Quadrula metanevra (Rafinesque, 1820)
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Basis for Listing
Monkeyface mussels were once widely distributed in the larger streams of the Mississippi basin, although they were among the less common mussels where they occurred (Fuller 1978). They are no longer found in the Minnesota River (Bright et al. 1990) and are very rare in the Mississippi River (Thiel 1981; M. Davis, Minnesota DNR, pers. comm.). Only the St. Croix River appears to still support a viable monkeyface population (Doolittle 1988; Heath 1990), where Hornbach et al. (1995) found it comprised 3% of the specimens they collected. The monkeyface was listed as a threatened species in Minnesota in 1996.
The shell of the monkeyface can reach up to 12.7 cm (5 in.) long. It is squarish in shape with thick valves and a prominent posterior ridge, which often has a series of large knobs surrounded by scattered pustules (bumps). The posterior slope of the shell is flattened, appearing winged, often with a series of small ridges that curve upward. The posterior shell margin is indented. The outside of the shell is yellowish, greenish or brown, and usually marked with green chevrons (V-shaped markings). The pseudocardinal and lateral teeth are heavy, and the inside of the shell is white. The monkeyface resembles the mapleleaf (Quadrula quadrula), pimpleback (Q. pustulosa), purple wartyback (Cyclonaias tuberculata), wartyback (Q. nodulata), and winged mapleleaf (Q. fragosa) mussels, but can be distinguished from all of these species by its large, knobbed posterior ridge and green V-shaped markings.
Hornbach et al. (1996) reported that densities of the monkeyface mussels in the St. Croix River peaked in habitats dominated by stable substrates in water over 2 m (6.6 ft) deep.
Biology / Life History
Mussels are long-lived animals. Members of many species may live for several decades and in some instances, a century or more. They spend most of their lives buried in the bottom sediments of permanent water bodies, and often live in multi-species communities called mussel beds (Sietman 2003).
Conservation / Management
The monkeyface is declining or extirpated throughout most of its former range. The viability of remaining populations is jeopardized by the continuing decline in habitat conditions on the Mississippi River associated with its management as a navigation canal, and from non-point and point source water and sediment pollution. Dams, channelization, and dredging increase siltation, physically alter habitat conditions, and block the movement of fish hosts. The monkeyface is also being impacted by the infestation of non-native zebra mussels (Dreissena polymorpha) in the Mississippi River and its tributaries. Zebra mussels can attach in large numbers to the shells of native mussels, eventually causing death by suffocation. If observed trends cannot be reversed, the monkeyface will likely become endangered in the future.
Conservation Efforts in Minnesota
A 10-year statewide mussel survey initiated by the Minnesota DNR in 1999 resulted in a better understanding of the monkeyface's ecology and current status in Minnesota. Additionally, 40 monkeyface mussels were collected from zebra mussel infested habitats in the Mississippi River in 2000 and translocated into areas of the Mississippi River south of the Twin Cities, where habitats were devoid of zebra mussels.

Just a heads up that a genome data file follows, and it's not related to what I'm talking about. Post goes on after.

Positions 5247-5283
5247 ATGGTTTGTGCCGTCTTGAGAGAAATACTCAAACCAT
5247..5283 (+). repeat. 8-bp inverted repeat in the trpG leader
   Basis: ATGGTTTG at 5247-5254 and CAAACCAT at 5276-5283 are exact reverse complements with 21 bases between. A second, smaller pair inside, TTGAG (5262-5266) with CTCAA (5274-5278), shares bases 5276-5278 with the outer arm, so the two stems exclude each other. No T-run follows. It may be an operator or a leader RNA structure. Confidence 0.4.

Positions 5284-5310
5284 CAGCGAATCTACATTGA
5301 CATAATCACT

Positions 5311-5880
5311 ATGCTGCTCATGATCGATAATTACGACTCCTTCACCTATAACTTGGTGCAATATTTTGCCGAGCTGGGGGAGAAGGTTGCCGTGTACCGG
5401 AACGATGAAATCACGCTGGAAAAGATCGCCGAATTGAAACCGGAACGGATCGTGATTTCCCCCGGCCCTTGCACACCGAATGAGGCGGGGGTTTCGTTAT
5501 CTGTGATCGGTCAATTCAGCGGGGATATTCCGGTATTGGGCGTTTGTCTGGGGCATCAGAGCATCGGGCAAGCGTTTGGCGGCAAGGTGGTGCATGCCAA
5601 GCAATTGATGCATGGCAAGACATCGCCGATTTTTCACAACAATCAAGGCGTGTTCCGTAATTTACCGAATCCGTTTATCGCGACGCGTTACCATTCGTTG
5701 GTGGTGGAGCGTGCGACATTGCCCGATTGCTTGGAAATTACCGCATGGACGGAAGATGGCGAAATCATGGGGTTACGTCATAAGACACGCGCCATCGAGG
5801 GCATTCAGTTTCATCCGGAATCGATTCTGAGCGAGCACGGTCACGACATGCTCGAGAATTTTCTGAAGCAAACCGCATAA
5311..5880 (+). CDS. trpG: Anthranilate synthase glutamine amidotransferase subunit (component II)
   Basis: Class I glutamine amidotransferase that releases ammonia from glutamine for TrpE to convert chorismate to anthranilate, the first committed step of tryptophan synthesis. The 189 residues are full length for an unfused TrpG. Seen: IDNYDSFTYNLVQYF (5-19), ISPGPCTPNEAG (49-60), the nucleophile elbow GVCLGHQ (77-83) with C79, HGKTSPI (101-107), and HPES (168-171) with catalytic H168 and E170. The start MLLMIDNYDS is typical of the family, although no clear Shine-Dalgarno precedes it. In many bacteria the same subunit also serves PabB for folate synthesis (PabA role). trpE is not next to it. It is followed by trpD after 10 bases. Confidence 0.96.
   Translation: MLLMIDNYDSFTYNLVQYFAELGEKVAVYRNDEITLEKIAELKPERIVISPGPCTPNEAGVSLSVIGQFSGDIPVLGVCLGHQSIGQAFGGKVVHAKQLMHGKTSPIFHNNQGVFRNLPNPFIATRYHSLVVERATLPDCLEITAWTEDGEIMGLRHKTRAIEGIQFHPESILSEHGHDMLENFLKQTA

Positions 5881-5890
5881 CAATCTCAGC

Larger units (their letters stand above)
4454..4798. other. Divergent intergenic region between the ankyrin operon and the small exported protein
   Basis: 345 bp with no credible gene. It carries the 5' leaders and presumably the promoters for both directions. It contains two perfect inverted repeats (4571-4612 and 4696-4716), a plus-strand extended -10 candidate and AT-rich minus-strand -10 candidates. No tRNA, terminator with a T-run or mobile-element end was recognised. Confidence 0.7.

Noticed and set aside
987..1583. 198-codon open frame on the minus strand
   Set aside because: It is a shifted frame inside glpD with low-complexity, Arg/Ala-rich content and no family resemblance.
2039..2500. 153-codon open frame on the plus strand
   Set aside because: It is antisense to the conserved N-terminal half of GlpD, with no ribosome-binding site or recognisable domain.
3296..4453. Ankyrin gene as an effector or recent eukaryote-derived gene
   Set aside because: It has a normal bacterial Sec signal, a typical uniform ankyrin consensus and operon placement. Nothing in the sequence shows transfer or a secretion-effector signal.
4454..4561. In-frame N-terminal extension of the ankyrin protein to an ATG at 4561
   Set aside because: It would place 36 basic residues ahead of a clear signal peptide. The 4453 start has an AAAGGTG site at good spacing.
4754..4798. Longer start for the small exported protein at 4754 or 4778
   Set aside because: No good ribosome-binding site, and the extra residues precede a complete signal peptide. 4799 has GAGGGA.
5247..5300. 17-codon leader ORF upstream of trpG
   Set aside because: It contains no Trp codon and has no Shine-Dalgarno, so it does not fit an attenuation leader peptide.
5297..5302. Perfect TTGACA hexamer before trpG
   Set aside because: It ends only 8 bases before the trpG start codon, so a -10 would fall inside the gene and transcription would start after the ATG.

Bright, R. C., C. Gatenby, D. Olson, and E. Plummer. 1990. A survey of the mussels of the Minnesota River, 1989. Final report submitted to the Natural Heritage and Nongame Research Program, Minnesota Department of Natural Resources. 106 pp.
Doolittle, T. C. J. 1988. Distribution and relative abundance of freshwater mussels in the Saint Croix National Scenic Riverway. Final report submitted to the Natural Heritage and Nongame Research Program, Minnesota Department of Natural Resouces. Unpaged.
Fuller, S.L.H. 1978. Freshwater mussels (Mollusca: Bivalva: Unionidae) of the upper Mississippi River: Observations at selected sites within the nine-foot channel navigation project on behalf of The United States Army Corps of Engineers. Final report prepared for the U.S. Army Corps of Engineers no. 78-33, Academy of Natural Sciences of Philadelphia. 401 pp.
Heath, D. J. 1990. Identification of distribution, abundance, and critical habitat for Lampsilis higginsi and Category 2 species of mussels - performance report - Ocober 1, 1987 to September 30, 1988. Wisconsin Endangered Resources Report #65. 11 pp. + tables and figures.
Hornbach, D. J., J. G. March, T. Deneka, N. H. Troelstrup, Jr., and J. A. Perry. 1996. Factors influencing the distribution and abundance of the endangered Winged Mapleleaf Mussel Quadrula fragosa in the St. Croix River, Minnesota and Wisconsin. The American Midland Naturalist 136:278-286.
Hornbach, D. J., P. Baker, and T. Deneka. 1995. Abundance and distribution of the endangered mussel Lampsilis higginsi in the lower St. Croix River, Minnesota and Wisconsin. Final report submitted to the U.S. Fish and Wildlife Service, Minneapolis, Minnesota. 68 pp.
Parmalee, P. W., and A. E. Bogan. 1998. The freshwater mussels of Tennessee. The University of Tennessee Press, Knoxville, Tennessee. 328 pp.
Sietman, B. E. 2003. Field guide to the freshwater mussels of Minnesota. Minnesota Department of Natural Resources, St. Paul, Minnesota. 144 pp.
Thiel, P. 1981. A survey of unionid mussels in the upper Mississippi River (pools 3-11). Technical Bulletin 124. Wisconsin Department of Natural Resources, Madison, Wisconsin. 24 pp.